March 20 2024: webinar GEO@EAIFR


March 20 2024


The East African Institute for Fundamental Research (EAIFR) and the International Centre for Theoretical Physics (ICTP) propose a GEO@EAIFR webinar. This seminar will take place on March 20, 2024 and will be broadcast live on ZOOM.

Speaker: Dr. Delphine Smittarello, European Center for Geodynamics and Seismology, Luxembourg

Title: An unpredictable eruption ? The mechanism behind the Nyiragongo 2021 eruption.

When: March 20, 2024 at 12:00 (Kigali time), 11h00 (Paris Time)

Register in advance for this meeting by clicking here (

It will also be recorded and later posted on the ICTP-EAIFR YouTube channel, where one can find the previous recorded GEO@EAIFR webinars.
All are very welcome.

Short Biography: I completed my doctorate at ISTerre (France), working on the propagation of dikes with Virginie Pinel and Valérie Cayol (2016-2019). In 2020, I started working at ECGS (Luxembourg) as a postdoctoral researcher mainly focused on modeling ground deformation data. And since June 2022 I have been hired at ECGS as a permanent researcher.

Abstract: On 22 May 2021, Mount Nyiragongo (D.R. Congo), an open-vent volcano with a persistent lava lake perched within its summit crater, produced its third historically known flank eruption and the first ever to be recorded by dense measurements both on the ground and from space. The flank eruption started although no alarming precursory unrest had been reported which highlight the difficulty to monitor permanently erupting volcanoes. This ~6-hour-long flank eruption produced deadly lava flows and was followed–rather than preceded– by an intense seismic crisis strongly felt in the cities of Goma (D.R. Congo) and Gisenyi (Rwanda) where about 1 Millions inhabitants are living.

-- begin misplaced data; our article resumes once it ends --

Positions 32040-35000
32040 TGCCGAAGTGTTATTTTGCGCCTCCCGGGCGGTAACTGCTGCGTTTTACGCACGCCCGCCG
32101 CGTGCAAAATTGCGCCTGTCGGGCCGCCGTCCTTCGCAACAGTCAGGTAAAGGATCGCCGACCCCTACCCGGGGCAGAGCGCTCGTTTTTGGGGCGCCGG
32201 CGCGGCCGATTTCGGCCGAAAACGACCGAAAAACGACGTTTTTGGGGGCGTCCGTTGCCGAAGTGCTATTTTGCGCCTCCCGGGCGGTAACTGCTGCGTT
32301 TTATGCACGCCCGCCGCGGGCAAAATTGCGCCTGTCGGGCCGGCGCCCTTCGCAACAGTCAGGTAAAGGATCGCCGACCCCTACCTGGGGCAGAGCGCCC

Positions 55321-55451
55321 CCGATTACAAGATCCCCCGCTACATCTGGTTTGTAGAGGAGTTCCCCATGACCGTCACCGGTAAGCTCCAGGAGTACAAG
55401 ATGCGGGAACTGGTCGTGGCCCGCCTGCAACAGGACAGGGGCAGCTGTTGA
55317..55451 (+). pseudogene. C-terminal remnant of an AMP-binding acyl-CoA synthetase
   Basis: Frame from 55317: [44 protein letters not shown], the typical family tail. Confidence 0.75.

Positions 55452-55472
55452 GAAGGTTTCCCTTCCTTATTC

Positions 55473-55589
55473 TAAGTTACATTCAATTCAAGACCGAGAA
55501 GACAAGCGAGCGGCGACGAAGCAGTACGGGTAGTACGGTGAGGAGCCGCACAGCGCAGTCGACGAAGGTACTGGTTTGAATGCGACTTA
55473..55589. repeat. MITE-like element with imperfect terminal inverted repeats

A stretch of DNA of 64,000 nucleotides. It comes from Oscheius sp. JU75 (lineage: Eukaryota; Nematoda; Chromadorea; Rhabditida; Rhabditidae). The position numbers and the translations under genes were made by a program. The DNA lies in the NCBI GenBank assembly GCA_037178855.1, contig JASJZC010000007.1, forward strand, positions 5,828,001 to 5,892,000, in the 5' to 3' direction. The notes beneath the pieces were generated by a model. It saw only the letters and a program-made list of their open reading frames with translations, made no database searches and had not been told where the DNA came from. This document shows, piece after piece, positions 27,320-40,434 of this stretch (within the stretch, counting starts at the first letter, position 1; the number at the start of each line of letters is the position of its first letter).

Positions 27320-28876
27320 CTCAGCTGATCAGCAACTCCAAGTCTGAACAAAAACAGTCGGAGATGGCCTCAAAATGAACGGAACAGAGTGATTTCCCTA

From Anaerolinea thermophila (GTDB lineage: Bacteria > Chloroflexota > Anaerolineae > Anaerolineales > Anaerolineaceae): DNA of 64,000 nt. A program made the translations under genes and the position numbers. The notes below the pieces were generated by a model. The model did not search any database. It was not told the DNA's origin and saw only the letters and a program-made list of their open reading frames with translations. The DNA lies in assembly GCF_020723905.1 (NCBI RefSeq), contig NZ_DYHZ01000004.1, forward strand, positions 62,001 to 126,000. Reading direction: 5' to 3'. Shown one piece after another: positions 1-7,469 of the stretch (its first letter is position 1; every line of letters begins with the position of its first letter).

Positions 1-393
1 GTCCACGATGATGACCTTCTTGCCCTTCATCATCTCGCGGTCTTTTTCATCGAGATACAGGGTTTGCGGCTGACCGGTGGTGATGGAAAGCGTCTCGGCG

Jointly analysing various in situ data (seismic, acoustic, GNSS, lava sampling) together with remote sensing (radar and multispectral imagery) allowed to characterize the mechanisms behind this eruption.
Thus, a structural failure of Nyiragongo edifice most likely produced the ~6 hours long fissure effusion. Then the eruption stopped but the shallow feeder dike continued to propagate from the Nyiragongo edifice to beneath Goma and Gisenyi city centers then below the northern part of Lake Kivu. It finally stopped in front of a regional inherited structure called the Nyabihu fault and reactivated micro-tectonic seismicity in the whole Lake Kivu area.
Our study highlights the shallow origin of the dike fed by the drainage of the lava lake plumbing system which led to the temporary disappearance of the world’s largest long-living lava lake. In addition, this volcanic crisis, raises new questions about the mechanisms controlling flank eruptions at Nyiragongo and the possibility to face substantially more hazardous events, such as effusions within densely urbanised areas, phreato-magmatism or a limnic eruption from the gas-rich Lake Kivu.



Great African Rift
Interdisciplinary Group

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